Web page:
Message from the CALE Director
Legislative Support as a Path to Self-discovery and Mutual Growth
I am pleased to have been appointed to serve as Director of the Center for Asian Legal Exchange (CALE).
As described in this pamphlet, CALE is engaged in various activities such as the promotion of joint projects related to law and politics in Asia, support for research activities within Japan by researchers from Asian countries, research of law in collaboration with Japanese government agencies, and provision of assistance for legal education within the Asian region. At the core of these activities is the phrase “Legal Assistance”.
What is “Legal Assistance”? The answer to that question has already been given by CALE’s previous directors, as well as many experts. Although my own research focused mostly on Korean Law, I would nevertheless like to discuss one thing that I was reminded of during the last several years after I became involved in CALE related affairs.
What I was reminded of was that at the foundation of “Legal Assistance” are efforts to engage in conversations about laws. When you see or hear the words “Assistance”, “Donor”, or “Recipient”, the image that appears inside your mind is that of “Helping someone in need”. Indeed, there may be an aspect of “Help” in that we are sometimes involved in code drafting or on-site education of students. However, such processes are not comparable to that of a one-way relationship between one that is superior lending a helping hand to one that is inferior. Conversations with researchers, professionals, and students from countries throughout the Asian region allow us to discover issues that we had previously been oblivious to, realize that our knowledge was but a one dimensional perspective, and recognize contradictions within our own legal system and ideas. It should also be noted that self-discovery through such cross-cultural understanding has always been the greatest reward one could earn from comparative law. I believe that through cooperation and exchange with the diverse populations within the Asian region, who were once difficult to engage with for legal research, we will be able to go beyond simply acquiring knowledge of their laws and instead contemplate the meaning of law itself from the perspective of comparative law, as well as reexamine and further enhance Japanese law. I have no doubt that such efforts involving not only the field of legal studies but also political science and all other related sciences will be more promising and multifaceted.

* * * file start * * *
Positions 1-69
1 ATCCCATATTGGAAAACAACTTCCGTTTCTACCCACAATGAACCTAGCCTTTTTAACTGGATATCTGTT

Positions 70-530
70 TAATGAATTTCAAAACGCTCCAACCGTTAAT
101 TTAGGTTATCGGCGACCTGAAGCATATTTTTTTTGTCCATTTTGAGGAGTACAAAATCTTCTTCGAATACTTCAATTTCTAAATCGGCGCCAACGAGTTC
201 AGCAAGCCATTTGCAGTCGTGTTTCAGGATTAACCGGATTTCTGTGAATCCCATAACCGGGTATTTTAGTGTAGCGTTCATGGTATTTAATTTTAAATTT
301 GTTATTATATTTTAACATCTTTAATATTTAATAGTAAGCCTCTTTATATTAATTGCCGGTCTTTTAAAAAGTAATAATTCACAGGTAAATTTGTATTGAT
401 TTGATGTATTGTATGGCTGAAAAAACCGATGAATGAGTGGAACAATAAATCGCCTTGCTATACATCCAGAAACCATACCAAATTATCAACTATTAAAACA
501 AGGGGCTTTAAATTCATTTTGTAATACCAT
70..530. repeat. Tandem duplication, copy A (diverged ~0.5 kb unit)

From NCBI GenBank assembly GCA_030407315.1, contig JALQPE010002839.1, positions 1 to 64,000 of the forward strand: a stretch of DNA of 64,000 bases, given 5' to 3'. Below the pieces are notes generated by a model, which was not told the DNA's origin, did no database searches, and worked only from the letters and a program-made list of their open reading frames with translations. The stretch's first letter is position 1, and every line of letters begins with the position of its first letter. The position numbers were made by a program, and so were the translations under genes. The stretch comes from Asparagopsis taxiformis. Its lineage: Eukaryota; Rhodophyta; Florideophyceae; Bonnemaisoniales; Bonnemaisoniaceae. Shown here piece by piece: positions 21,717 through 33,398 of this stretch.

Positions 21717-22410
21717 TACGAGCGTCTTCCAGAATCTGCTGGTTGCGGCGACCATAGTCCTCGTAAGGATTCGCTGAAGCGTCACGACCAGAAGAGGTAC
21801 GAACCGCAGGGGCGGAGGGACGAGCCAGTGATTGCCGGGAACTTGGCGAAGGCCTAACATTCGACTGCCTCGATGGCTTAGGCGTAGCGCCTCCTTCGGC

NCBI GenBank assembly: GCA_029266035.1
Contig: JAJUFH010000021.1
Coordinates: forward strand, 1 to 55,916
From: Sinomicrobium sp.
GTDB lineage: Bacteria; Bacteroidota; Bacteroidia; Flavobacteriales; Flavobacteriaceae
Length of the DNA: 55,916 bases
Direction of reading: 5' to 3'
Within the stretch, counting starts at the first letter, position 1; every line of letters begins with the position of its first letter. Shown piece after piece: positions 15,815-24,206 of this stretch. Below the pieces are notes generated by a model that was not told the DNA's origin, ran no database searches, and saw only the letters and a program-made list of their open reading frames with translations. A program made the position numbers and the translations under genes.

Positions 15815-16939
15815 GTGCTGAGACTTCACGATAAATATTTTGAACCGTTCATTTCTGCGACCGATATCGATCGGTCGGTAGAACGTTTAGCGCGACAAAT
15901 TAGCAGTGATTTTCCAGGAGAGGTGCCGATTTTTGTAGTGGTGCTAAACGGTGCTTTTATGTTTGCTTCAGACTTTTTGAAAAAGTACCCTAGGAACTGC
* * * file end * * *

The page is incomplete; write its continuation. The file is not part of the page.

It is my hope that we at CALE will keep in mind the reason behind our choice to promote law and politics using the phrase “Legal Exchange” in our name rather than “Assistance”, as we pursue our activities in sharing our intellectual endeavors with others throughout Japan Asia, and the global community.
Director of CALE
Professor, Graduate School of Law, Nagoya University